The third occurrence comes in a quite different context in 4:21-22. Here, Moses has moved on from the historical recounting of the narrative, and is the midst of giving a strong warning about idolatry, when he writes:
Furthermore, the LORD was angry with me because of you, and he swore that I should not cross the Jordan, and that I should not enter the good land that the LORD your God is giving you for an inheritance. For I must die in this land; I must not go over the Jordan. But you shall go over and take possession of that good land. (ESV)
Again, Moses reiterates that God’s anger with him was due to the Israelites, but here it is also associated with idolatry, although how is hard to tell how. At this point, we can summarize Moses’ exclusion from the promised land in three ways:
- Moses’ exclusion was related to the narrative events from Num 13-20
- Moses’ exclusion was somehow caused by the Israelites’ own unfaithfulness
- Moses’ exclusion was a useful illustration on the importance of avoiding idolatry
Because the Pentateuch was, I believe, meant to be read as a single book, it is fair that Moses and Deuteronomy do not seek to relay every bit of information needed to understand these links, but simply assume that the reader can make them out for themselves, based on the earlier narrative. Let us, then, look briefly at the narrative from Num 13-20 and see what it might tell us about Moses and the people of Israel.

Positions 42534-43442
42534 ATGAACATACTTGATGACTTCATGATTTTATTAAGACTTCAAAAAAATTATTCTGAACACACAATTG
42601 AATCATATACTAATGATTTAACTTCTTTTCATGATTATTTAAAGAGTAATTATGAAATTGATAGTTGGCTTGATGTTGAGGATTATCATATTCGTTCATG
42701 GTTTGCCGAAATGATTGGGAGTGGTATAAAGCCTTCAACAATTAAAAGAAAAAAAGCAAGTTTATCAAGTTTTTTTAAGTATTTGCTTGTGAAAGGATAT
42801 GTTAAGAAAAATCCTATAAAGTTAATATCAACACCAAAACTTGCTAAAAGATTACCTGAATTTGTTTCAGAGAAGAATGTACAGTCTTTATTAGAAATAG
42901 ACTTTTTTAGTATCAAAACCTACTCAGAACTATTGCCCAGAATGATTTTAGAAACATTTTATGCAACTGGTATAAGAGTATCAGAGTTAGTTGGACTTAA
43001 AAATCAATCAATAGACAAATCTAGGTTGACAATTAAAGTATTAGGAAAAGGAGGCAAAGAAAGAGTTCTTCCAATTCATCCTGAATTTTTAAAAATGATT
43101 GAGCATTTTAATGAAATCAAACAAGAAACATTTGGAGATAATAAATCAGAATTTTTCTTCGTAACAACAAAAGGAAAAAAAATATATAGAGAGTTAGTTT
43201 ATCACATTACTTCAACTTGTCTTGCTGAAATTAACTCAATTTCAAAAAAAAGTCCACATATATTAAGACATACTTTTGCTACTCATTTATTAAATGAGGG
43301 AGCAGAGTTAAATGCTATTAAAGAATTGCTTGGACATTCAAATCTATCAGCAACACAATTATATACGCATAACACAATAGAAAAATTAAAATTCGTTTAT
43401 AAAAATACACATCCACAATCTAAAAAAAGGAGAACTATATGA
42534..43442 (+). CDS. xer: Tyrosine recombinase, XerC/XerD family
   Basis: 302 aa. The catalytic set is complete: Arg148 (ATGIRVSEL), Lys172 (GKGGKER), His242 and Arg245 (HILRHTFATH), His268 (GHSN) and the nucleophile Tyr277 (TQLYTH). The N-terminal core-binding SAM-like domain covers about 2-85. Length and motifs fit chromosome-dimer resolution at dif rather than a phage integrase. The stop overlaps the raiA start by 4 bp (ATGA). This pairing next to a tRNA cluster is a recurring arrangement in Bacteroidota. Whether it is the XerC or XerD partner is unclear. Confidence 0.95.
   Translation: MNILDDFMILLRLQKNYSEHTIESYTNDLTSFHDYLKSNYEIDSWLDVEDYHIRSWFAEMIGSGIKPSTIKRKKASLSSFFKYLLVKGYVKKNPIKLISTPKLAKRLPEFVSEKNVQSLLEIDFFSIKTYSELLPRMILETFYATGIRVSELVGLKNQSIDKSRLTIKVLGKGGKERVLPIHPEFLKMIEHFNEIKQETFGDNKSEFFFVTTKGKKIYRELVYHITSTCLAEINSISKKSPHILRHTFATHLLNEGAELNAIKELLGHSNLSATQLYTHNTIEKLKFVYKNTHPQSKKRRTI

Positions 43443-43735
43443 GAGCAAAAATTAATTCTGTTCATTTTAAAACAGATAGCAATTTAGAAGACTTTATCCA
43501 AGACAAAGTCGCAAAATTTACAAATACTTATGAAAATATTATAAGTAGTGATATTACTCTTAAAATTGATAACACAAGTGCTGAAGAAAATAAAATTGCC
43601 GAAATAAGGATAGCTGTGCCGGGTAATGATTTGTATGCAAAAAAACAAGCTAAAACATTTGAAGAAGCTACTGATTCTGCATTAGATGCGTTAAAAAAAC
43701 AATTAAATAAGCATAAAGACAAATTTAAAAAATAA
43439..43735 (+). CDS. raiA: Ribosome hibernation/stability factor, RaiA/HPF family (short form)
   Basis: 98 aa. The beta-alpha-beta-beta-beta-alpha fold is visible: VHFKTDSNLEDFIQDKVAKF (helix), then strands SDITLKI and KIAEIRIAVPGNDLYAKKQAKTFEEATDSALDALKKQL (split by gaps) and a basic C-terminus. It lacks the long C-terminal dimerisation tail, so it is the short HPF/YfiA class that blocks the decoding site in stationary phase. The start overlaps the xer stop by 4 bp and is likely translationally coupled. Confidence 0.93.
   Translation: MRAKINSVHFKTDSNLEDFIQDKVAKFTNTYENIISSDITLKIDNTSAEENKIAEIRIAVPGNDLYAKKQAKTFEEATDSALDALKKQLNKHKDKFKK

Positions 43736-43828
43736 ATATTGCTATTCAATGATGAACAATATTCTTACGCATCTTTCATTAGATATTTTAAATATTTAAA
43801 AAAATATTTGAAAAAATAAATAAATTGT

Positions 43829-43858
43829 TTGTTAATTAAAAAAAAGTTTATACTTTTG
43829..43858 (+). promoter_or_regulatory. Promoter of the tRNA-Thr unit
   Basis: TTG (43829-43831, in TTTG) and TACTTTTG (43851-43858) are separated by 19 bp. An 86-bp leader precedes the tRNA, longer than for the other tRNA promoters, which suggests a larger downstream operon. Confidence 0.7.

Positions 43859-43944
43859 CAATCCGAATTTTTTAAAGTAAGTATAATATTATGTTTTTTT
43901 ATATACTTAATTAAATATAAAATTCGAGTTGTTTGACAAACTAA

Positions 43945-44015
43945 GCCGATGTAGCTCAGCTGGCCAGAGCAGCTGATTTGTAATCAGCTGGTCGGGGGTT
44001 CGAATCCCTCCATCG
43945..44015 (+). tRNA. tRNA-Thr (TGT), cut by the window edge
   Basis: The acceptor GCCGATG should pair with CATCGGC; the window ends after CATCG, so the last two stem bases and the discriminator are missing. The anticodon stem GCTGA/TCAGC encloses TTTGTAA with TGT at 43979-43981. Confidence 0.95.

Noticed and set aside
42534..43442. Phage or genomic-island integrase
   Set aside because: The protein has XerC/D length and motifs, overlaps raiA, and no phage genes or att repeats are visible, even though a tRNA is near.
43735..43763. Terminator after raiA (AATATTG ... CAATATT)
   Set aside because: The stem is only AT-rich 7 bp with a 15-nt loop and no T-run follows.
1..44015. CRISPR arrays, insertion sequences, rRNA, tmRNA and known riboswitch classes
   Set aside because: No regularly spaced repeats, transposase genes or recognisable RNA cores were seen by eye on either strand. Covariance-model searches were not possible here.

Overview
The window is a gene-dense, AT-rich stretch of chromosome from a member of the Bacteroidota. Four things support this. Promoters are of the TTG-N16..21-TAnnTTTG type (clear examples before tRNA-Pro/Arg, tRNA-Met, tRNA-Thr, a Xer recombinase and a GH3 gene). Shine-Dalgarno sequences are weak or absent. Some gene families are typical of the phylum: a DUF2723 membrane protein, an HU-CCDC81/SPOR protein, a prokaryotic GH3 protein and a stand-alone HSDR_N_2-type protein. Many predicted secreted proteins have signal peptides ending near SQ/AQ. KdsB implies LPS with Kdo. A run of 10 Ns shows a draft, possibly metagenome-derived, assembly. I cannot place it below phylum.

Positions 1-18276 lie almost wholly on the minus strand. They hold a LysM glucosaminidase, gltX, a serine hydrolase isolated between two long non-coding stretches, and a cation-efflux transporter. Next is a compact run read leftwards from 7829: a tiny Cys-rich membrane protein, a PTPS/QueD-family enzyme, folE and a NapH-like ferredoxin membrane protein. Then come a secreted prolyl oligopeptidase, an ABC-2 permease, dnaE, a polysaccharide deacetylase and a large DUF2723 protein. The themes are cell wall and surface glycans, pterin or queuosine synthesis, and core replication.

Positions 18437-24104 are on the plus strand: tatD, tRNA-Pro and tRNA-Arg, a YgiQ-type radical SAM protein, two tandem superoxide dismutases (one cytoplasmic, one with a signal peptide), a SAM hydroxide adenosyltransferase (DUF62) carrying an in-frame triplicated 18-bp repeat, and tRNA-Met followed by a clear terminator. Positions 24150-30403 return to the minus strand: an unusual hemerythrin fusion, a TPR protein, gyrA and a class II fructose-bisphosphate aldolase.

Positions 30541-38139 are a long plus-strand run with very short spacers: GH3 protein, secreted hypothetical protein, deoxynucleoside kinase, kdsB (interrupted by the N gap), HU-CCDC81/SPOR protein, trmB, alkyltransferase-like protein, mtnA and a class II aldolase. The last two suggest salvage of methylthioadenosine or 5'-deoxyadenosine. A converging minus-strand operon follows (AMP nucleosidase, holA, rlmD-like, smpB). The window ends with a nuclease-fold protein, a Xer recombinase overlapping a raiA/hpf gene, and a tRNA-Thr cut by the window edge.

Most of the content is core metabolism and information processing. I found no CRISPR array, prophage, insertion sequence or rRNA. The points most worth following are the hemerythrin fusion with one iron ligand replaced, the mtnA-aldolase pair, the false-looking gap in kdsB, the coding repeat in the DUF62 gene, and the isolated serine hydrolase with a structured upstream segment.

Much happens in Num 13-20, but three incidents seem to be of chief importance for our consideration. These events consist of the great rebellions recorded in this portion of Numbers: the account of the spies and the refusal to enter the land (Num 13-14), Korah’s rebellion and aftermath (Num 16), and finally the infamous waters of Meribah, where Moses struck the rock and apparently sinned before the Lord (Num 20).
The first rebellion is well-known. The spies, sent into the land to see what kind of land it was (Num 13:18-20) come back with a glowing report concerning the quality of the land, but also pessimism as to whether the Israelites will be able to take it in a military conflict. This causes the people of Israel to rebel against the command of God to take the land. This rebellion causes God to offer Moses something unthinkable:
And the LORD said to Moses, “How long will this people despise me? And how long will they not believe in me, in spite of all the signs that I have done among them? I will strike them with the pestilence and disinherit them, and I will make of you a nation greater and mightier than they.” (Num 14:11-12, ESV)
Of course, God had importantly offered such a thing to Moses before, when Aaron made the golden calf in Exodus 32. Like there, Moses refuses the offer from God, immediately interceding for the people, arguing that God would defame himself by destroying them:
“Now if you kill this people as one man, then the nations who have heard your fame will say, ‘It is because the LORD was not able to bring this people into the land that he swore to give to them that he has killed them in the wilderness.’ And now, please let the power of the Lord be great as you have promised, saying, ‘The LORD is slow to anger and abounding in steadfast love, forgiving iniquity and transgression, but he will by no means clear the guilty, visiting the iniquity of the fathers on the children, to the third and the fourth generation.’ Please pardon the iniquity of this people, according to the greatness of your steadfast love, just as you have forgiven this people, from Egypt until now.” (Num 14:15-19, ESV).
Here, Moses applies God’s characteristics of glory (see Exodus 34:6-7) in pleading for him to not destroy the nation. Moses knew the holiness and glory of God, and would not see it destroyed by human sin.